Selection order would be based on the head-to-head records (i.e. Cardinals’ combined winning percentage vs. Cubs and Brewers, Cubs’ combined winning percentage vs. Cardinals and Brewers, and Brewers’ combined winning percentage vs. Cardinals and Cubs).
Also of important note here: If all three of these teams were tied not just for the division but for the second Wild Card spot, then the loser of the second game would be declared the Wild Card club.
Scenario: Two teams tie for best record in the league or Wild Card
This would not involve any extra games. If the Astros and Yankees finish tied for the best record in the AL, the team with the better head-to-head record (the Astros, 4-3) would get home-field advantage throughout the League Championship Series round. (Remember that home-field advantage in the World Series is now determined by best regular-season record, not the All-Star Game result.)
As for the Wild Card, if, say, the Rays and Indians were the only two clubs in AL Wild Card position at season’s end and had identical records, they would not play an extra game to determine who gets home-field advantage in the Wild Card Game. It would go to the team with the better head-to-head record (the Rays won the season series, 6-1).
Scenario: Two teams tie for the second Wild Card spot
If, for example, the Cubs and Phillies tied for the second NL Wild Card spot, they’d have to play each other Sept. 30 for the right to advance to the NL Wild Card Game the following day. Home-field advantage would go to the team with the better head-to-head record (Phillies, 5-2).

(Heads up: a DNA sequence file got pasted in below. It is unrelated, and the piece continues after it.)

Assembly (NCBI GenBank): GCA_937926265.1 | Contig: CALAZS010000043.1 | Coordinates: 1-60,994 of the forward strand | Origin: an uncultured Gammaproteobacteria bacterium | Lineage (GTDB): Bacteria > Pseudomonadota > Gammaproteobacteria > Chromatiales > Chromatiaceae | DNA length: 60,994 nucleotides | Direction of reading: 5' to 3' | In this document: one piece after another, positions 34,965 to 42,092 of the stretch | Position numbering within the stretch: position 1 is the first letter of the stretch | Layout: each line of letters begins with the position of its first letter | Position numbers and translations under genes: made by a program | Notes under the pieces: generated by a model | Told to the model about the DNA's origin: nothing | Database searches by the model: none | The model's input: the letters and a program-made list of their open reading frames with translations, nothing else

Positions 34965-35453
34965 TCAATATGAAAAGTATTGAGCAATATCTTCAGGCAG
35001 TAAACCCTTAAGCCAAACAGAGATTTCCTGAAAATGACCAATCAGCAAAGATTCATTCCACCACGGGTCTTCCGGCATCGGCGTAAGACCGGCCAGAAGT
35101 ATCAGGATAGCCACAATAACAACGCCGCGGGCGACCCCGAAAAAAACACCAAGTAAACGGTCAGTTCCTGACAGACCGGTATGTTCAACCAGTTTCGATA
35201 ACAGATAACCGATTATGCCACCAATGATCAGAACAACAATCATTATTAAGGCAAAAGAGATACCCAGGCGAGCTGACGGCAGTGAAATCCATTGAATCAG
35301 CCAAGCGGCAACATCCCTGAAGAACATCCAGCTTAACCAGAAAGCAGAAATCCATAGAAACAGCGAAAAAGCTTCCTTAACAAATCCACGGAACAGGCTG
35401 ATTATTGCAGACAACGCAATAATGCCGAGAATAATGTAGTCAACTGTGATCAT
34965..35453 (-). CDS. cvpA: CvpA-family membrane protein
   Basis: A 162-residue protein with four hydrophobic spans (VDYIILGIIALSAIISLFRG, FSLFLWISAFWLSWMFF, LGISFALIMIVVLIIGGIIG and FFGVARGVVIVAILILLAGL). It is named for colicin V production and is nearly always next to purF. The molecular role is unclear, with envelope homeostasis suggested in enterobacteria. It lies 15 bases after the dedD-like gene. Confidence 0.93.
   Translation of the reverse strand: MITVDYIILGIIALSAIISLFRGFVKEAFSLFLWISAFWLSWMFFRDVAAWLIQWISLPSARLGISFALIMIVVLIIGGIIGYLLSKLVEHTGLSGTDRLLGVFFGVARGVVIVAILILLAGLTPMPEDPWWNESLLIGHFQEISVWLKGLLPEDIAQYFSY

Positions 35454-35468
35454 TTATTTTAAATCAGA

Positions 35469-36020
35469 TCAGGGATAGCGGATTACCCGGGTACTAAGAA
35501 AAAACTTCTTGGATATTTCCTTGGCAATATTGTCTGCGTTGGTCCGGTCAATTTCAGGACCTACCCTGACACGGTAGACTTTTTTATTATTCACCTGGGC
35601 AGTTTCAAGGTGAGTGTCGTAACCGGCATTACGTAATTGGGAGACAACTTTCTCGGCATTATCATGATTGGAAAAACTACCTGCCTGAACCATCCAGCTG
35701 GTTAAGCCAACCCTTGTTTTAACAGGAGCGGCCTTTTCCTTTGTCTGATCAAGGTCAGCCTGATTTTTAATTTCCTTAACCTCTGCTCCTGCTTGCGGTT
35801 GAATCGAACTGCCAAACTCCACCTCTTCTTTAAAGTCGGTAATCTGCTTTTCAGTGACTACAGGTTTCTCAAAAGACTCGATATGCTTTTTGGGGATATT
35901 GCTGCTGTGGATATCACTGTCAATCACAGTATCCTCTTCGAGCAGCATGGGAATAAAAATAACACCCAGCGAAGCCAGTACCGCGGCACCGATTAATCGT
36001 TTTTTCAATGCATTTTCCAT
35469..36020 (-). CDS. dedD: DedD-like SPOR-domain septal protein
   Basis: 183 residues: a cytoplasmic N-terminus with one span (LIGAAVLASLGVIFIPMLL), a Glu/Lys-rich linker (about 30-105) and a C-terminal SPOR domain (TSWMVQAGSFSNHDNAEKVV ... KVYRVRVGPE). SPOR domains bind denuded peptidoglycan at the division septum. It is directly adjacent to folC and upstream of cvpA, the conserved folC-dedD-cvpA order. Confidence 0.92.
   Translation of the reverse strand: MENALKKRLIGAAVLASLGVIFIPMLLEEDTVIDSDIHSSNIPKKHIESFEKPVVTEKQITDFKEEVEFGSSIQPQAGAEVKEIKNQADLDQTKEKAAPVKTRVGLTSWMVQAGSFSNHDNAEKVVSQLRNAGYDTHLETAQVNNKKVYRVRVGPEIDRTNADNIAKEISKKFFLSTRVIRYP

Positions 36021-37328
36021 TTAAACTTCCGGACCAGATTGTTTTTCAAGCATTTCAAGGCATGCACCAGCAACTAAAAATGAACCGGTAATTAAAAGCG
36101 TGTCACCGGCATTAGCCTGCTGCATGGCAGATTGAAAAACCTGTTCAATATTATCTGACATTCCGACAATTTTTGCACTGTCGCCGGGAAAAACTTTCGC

Scenario: Three teams tie for two Wild Card spots
If the Indians, Rays and A’s were all tied, the three teams would choose/receive A, B and C designations. Club A would host Club B, and the winner would advance to the Wild Card Game. Club C would then host the loser of the game between Club A and Club B to decide the other Wild Card team.
Again, the three designations are decided by head-to-head records. The A’s went 9-4 against the Rays and Indians, the Rays went 9-5 against the A’s and Indians, and the Indians went 2-11 against the A’s and Rays. So the A’s would have first pick of designation and the Rays second.
This would present a fun dilemma for the club with the first choice. Would the A’s prefer two shots at advancement (one at home, and, if that doesn’t go well, one on the road as Club A), despite the impact that might have on their pitching with yet another sudden-death game looming in the Wild Card Game proper? Or would they prefer to take their chances on a single home game (as Club C) for a chance to get to the Wild Card Game?